• by SamNmaX (613567) on Wednesday July 13, 2005 @01:50AM (#13050889)
      The argument about value for money is a can of worms I'm not going to touch, however, it smacks a little bit of unfairness if my US based cousins can enjoy what is arguably the best part of the BBC (BBC Online) without having to contribute a penny.

      BBC Online should be protected in-line with the rest of the BBC, the content should be un-lockable via entry of my license number.

      Cry me a river. You don't lose anything having other have access to this music. While it might be officially setup as you paying for a 'licence', it's essentially a tax similar to all other taxes.

      If the government wants to spend it's money providing it's citizens classical music, great. If it allows others outside it's borders access to it, that's great gesture of goodwill. It's not like you don't already benefit from the goodwill of others. Open source software is an obvious example of this.

      I think it's about time that we get rid of crown (government) copyright altogether. Copyright as a rule limits who gets access to something, however when a government produces something their goals should be maximizing the public benefit, and that is not equivalent to maximizing their tax revenue.

    • by Derling Whirvish (636322) on Wednesday July 13, 2005 @02:03AM (#13050936) Journal
      I'm sure many of us understand how the BBC works, it's funded in majority by the license fee we Brits have to pay per household every year. I think I paid 130UKP last year (220USD).

      Likewise, I'm sure you are aware that the Global Positioning System is funded wholly by an income tax levyed on my personal income and paid to the Department of Defense.

      it smacks a little bit of unfairness if my US based cousins can enjoy what is arguably the best part of the BBC (BBC Online) without having to contribute a penny.

      And likewise unfair that you can enjoy a precision navigation system paid for entirely on the dime of the U.S. taxpayer.

      BBC Online should be protected in-line with the rest of the BBC, the content should be un-lockable via entry of my license number.

      And you should have to use a smart card with a paid-up subscription to activate any GPS receiver you may want to use -- oh wait, isn't that what you have in mind for the Galileo system?

    • As one of those Americans, I would like to point out that the BBC has programming on both the radio and the television worth watching/listening. Your 220USD is less than you'd pay for a cable service and you still wouldn't get any good stuff. So cram it. The minute the BBC starts charging overseas customers for a H.264 video stream over the Internet, I'm converting to pounds and paying them what they ask. There's so much government waste and stupidity in the world and you want to complain about governme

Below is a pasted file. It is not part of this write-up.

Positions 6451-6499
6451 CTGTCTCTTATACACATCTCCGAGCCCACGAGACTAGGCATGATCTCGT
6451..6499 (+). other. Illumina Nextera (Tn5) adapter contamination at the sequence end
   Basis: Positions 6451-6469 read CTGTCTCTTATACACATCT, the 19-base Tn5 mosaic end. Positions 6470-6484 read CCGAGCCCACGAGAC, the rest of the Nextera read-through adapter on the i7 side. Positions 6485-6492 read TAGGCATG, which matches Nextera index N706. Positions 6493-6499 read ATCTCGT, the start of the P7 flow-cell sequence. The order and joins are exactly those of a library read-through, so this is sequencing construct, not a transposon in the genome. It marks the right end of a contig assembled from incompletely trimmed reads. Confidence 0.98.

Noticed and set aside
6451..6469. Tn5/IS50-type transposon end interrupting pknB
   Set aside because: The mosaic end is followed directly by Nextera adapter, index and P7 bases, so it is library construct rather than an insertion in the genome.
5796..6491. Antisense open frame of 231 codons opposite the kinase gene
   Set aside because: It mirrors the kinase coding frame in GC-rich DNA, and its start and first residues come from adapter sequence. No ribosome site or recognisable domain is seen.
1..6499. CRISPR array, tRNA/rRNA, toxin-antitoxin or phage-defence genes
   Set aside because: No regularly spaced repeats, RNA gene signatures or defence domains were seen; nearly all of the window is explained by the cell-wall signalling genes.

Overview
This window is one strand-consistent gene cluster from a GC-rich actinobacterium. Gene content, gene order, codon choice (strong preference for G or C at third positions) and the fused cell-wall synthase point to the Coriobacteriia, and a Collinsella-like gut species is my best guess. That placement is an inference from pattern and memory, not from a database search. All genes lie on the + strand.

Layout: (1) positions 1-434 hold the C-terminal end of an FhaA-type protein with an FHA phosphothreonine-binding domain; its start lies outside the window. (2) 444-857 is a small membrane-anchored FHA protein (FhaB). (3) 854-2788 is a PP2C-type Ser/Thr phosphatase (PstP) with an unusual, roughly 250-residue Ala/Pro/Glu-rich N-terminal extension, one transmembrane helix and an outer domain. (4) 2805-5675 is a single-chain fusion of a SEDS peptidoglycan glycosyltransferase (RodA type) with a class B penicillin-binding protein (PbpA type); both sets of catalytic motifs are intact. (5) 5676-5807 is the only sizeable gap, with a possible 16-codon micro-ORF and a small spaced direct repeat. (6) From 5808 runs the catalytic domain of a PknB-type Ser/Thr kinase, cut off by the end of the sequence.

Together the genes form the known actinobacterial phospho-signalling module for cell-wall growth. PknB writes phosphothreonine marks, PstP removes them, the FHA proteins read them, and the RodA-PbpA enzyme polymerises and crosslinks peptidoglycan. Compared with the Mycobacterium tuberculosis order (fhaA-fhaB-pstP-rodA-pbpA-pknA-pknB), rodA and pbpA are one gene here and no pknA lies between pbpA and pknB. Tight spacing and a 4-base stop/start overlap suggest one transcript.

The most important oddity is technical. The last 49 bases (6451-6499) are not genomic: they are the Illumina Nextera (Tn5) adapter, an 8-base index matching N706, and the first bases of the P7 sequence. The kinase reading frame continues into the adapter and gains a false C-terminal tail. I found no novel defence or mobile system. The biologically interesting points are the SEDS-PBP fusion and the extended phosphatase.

• by edunbar93 (141167) on Wednesday July 13, 2005 @01:24AM (#13050788)
    Since the BBC (radio and TV) broadcast their programming for free and without advertising, all their works, past and present, constitute "unfair government competition."

    Nevermind that they are essentially the vanguards of British culture the world over. That's not important at all.
  • by mitsuhama (587060) <reagan,m,neal&gmail,com> on Wednesday July 13, 2005 @01:32AM (#13050821) Homepage
    to get your free http://hebb.mit.edu/FreeMusic/ [mit.edu] classical music.
  • by ahodgkinson (662233) on Wednesday July 13, 2005 @01:37AM (#13050843) Homepage Journal
    The music industry is grasping at straws because it fears it is dying. It is another example of the inappropriate behavior of an industry that is unable to offer something that customers are willing to pay for.

    Laughing aside the argument that giving away something provides a justification(1) for stealing, lawyers could argue the following:

    So, is this like when Microsoft first gave away Internet Explorer, in an attempt to shut down Netscape, which ultimately succeeded. What happened to them? Well, the Justice department decided that Microsoft was a monopoly and was unfairly using its monopoly powers. In the end, in spite of being found guilty, no punishment was enacted and the give away of Internet Explorer continues to this day.

    This argues that BBC should be allowed to give away music.

    Your opponent might then argue that BBC is a government entity and that private music producers have to compete against an entity giving away product subsidized by taxpayers money.

    You could then counter and compare it against the situation where a government gives away medicine in an attempt to wipe out a disease affecting its citizens. Correct me if I'm wrong, but I don't know of any cases where giving away medicine in such circumstances has been prohibited. There are even case of patent violations where countries have copied drugs (I seem to remember this has occured in South Africa and Brazil) in order to reduce the cost.